Keeping the Main Thing the Main Thing
Stephen Covey’s The Seven Habits of Highly Effective People came on the market again last May with a 30th anniversary edition.
The New York Times best seller—over 40 million copies sold—may be known best for one quote in particular. “The main thing is to keep the main thing the main thing.”
If we will practice “Habit 3: Put First Things First,” then we must determine our ultimate priorities and stick to them.
This matters for us as individuals, but it is true as well for our churches. The apostle Paul addresses a first order of business in a letter to young Pastor Timothy:
First of all, then, I urge that supplications, prayers, intercessions, and thanksgivings be made for all people, for kings and all who are in high positions, that we may lead a peaceful and quiet life, godly and dignified in every way. This is good, and it is pleasing in the sight of God our Savior (1 Timothy 2:1-3).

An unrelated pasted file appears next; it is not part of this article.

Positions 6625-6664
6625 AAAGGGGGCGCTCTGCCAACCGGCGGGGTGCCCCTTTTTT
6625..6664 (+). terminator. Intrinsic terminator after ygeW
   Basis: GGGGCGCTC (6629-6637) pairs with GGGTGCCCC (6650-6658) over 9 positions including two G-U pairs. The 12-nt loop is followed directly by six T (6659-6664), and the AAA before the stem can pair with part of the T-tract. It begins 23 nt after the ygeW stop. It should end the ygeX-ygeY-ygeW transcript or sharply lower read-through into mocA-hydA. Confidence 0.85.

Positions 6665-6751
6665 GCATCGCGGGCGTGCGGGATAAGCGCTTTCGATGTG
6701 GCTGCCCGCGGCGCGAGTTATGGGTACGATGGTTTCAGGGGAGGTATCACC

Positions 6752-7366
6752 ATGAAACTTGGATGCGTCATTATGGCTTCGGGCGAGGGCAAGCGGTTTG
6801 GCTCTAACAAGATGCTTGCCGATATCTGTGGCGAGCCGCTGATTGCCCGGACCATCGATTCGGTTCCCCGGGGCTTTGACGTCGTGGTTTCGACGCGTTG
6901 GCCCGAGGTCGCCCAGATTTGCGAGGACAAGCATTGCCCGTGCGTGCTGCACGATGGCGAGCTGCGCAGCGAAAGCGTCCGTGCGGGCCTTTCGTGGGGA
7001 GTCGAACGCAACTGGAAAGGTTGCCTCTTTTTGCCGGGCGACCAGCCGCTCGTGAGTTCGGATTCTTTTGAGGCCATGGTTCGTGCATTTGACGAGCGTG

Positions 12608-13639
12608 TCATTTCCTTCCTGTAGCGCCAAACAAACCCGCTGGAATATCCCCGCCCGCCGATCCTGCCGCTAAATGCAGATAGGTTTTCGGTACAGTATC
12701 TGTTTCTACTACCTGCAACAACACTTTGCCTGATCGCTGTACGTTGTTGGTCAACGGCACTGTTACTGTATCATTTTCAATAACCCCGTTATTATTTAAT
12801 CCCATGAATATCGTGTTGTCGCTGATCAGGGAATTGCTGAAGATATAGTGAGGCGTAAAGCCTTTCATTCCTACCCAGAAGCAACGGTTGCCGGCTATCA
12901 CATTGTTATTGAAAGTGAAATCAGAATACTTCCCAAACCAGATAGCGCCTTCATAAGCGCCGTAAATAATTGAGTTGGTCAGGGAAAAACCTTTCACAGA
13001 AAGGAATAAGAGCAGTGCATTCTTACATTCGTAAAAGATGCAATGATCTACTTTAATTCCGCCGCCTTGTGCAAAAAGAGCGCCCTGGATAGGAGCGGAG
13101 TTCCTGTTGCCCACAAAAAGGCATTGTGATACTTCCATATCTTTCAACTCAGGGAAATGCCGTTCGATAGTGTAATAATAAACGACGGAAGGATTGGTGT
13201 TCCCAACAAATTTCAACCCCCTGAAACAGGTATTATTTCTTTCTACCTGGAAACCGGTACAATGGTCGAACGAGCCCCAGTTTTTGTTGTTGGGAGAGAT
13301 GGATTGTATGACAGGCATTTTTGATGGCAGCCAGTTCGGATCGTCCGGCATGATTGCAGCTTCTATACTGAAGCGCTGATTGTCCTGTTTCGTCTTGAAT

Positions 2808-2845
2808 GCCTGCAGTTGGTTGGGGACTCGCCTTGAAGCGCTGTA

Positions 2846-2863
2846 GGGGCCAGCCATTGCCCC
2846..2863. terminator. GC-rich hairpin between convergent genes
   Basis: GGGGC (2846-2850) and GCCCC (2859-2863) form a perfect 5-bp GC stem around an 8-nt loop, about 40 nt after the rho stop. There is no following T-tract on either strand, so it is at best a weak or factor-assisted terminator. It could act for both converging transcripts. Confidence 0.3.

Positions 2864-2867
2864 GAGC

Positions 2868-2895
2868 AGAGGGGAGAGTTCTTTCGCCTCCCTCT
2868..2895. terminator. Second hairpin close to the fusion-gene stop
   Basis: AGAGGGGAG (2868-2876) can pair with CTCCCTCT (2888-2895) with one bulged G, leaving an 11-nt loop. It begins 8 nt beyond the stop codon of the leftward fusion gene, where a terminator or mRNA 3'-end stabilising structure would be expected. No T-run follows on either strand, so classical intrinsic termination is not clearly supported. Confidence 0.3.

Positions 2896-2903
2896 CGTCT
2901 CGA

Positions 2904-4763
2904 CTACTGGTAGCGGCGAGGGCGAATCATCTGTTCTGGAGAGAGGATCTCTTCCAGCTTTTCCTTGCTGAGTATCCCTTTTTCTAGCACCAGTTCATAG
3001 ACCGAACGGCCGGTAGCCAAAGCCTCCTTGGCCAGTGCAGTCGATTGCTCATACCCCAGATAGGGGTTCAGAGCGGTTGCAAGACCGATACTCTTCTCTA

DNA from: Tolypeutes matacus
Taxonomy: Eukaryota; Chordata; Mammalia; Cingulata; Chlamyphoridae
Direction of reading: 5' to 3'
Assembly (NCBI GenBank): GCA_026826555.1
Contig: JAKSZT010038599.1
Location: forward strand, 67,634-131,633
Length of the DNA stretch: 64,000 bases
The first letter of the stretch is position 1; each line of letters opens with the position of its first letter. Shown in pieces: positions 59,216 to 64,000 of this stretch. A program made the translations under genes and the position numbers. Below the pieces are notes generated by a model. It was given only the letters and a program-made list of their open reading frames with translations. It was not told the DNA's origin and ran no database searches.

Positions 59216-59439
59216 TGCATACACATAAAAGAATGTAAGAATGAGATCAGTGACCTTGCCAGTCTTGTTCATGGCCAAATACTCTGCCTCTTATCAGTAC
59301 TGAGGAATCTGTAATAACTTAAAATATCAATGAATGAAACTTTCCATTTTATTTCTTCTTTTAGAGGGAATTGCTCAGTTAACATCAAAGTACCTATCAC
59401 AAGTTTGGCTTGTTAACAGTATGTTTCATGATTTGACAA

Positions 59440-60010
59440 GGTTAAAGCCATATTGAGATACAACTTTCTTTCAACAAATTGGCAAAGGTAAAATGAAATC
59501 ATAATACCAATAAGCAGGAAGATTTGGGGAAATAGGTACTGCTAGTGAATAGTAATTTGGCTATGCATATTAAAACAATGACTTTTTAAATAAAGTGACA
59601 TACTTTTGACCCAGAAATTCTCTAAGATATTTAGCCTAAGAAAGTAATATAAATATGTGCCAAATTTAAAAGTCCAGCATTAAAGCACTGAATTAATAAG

Every pastor’s solemn responsibility is overseeing the proper conduct of corporate worship. Paul’s exhortation about how to do that involves keeping the main thing the main thing.
What is that?
All Kinds of Prayer
He piles up four different words for prayer, each with a different nuance, to emphasize that churches must prioritize prayer in their public services.
For whom should we pray?
All Kinds of People
We must pray for all kinds of classes and types of people. But Paul singles out one group in particular—governing officials at every level. Intercede for men and women with the greatest obligations and the widest powers for evil and for good.
Why pray especially for leaders?
All Kinds of Peace
We should place such a high value on societal calm that we make it a regular focus of corporate prayer.
In these days of COVID-19 disruption and racial injustice protest/rioting, we need our churches asking God more than ever for the wisdom, courage, and integrity of civil authorities to govern well for our peace.
This is good and God will be pleased.